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A balancing act

Written by  OE Staff Sunday, 01 October 2017 00:00

Balancing digitalization, decommissioning, and a need to remain relevant and the lower “for the foreseeable future” scenario made for a complex range of topics at SPE Offshore Europe 2017.

Bob Dudley. Photo from SPE Offshore Europe.

The industry has worked hard to improve efficiencies and cut costs but, more needs to be done to ensure long-term health, remain relevant and attract future generations of technology savvy individuals to the industry, the opening plenary session at SPE Offshore Europe 2017 heard.

The concerns were raised by plenary speakers, comprising BP CEO Bob Dudley, Shell CEO Ben van Beurden, Wood Group CEO Robin Watson, Petrobras chief exploration and production officer Solange Guedes, Exchequer Secretary to the Treasury Andrew Jones MP, and SPE President Janeen Judah, alongside conference chairman Catherine MacGregor, who is also Schlumberger’s Drilling Group President.

This year, 35,000 people attended SPE Offshore Europe at the Aberdeen Exhibition and Conference Centre, in early September, according to co-organizers Reed and SPE, down from >50,000 in 2015, and >63,000 in 2013 (a record). Look to the pre-boom figures, however, and it’s less of a drop, the show attracted 48,000 in 2011. Among the exhibitors, 44 countries were represented, with delegates from 100 countries.

Robin Watson. Photo from SPE Offshore Europe.

With a lack of major news announcements, the event was reflective but forward looking. A key to industry reinvention will be new technologies, but the industry will also need the people to use them, Watson told the plenary session. He said that some 350,000 industry jobs had been lost globally since the downturn started three years ago. “Some of these jobs will never return. This is a generational shift,” he said.

The shift the industry is experiencing was highlighted by industry body Oil & Gas UK during the event. Its Economic Report 2017 was launched at a business breakfast and showed that UK oil and gas industry job losses had slowed to 13,000 in 2017, compared to 60,000 in 2016.

The report also said an estimated US$6 billion worth of mergers and acquisitions were made in the UK oil and gas sector in 1H 2016, pointing to a turn in fortunes for the basin. Much of the activity has been driven by private equity backed firms, whose approach to doing business in the basin is enabling new business models, particularly around closer working relationships with contractors, including where the latter works in return for future payments or production.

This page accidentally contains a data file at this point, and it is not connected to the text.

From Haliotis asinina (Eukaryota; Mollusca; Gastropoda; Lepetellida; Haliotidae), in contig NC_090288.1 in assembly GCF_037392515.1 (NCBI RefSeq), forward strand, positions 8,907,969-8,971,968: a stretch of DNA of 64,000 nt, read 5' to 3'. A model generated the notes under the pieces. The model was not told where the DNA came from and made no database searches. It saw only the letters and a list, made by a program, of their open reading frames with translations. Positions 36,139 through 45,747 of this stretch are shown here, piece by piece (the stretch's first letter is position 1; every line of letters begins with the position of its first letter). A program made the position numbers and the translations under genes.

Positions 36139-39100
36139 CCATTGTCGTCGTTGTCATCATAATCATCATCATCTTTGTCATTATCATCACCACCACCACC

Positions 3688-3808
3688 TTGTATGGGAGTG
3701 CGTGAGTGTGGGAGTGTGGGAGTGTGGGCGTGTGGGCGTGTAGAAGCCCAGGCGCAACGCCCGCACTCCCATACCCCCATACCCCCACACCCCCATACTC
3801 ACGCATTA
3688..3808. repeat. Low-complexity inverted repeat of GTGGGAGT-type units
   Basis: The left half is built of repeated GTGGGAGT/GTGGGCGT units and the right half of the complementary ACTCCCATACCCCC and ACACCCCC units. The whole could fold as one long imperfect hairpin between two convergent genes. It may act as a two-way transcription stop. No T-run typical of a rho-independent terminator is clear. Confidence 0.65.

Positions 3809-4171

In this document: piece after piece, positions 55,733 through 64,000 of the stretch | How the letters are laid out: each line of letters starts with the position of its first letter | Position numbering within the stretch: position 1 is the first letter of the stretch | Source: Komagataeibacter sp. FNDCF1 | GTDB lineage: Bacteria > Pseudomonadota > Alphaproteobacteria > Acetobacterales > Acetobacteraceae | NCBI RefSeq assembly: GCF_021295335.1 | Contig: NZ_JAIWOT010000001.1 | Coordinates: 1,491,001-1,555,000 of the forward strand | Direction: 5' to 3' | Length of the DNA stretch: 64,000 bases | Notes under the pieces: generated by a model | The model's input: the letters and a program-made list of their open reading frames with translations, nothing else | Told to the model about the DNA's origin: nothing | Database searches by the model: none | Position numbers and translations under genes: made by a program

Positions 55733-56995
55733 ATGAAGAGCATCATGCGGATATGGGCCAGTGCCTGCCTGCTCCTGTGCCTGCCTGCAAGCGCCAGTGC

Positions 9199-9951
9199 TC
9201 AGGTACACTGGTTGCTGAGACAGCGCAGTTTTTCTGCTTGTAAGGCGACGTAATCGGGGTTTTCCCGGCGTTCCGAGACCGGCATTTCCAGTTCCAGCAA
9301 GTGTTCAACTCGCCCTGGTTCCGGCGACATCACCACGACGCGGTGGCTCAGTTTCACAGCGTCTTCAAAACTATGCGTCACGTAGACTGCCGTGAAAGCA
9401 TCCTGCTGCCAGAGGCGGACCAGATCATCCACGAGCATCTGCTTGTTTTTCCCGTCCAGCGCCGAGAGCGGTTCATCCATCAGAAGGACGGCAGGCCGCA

The $6 billion figure didn’t include Total’s acquisition of Maersk Oil, however, a move that could signal further job losses due to the $400 million annual synergies Total said could be made by joining the two firms. Uncertainty over Brexit adds further to the murky path ahead for the North Sea industry.

Significant focus at this year’s event was on digitalization and decommissioning. MacGregor told the event: “Whatever you think about high power computing, or the advent of digital construction, or fully utilizing production data to make systems run better… The impact is enormous. And it will make the industry more attractive.”

Robin Wye, BP Group Technology research commercialization manager, told the event that digital is going to change how the industry does business. “We have subsurface engineers and scientists looking at cutting their workflows by a factor of 10 or 100, as well as getting a better result,” he says. “But it may take a decade before we’re seeing a major impact of that transformation, but every bit of our business is being impacted by how we use digital technology.”

BP sees this area as worth investing in. BP Ventures, for example, has invested in Beyond Limits, an artificial general intelligence software company, which has artificial intelligence (AI) technology on board a Mars rover, he said.

Ragnhild Ulvik, vice president, Innovation GSB Corporate Strategy and Innovation, Statoil, said the firm expects to invest NOK1-2 billion (£100-200 million) from now until 2020, in addition to current IT investment the company is making.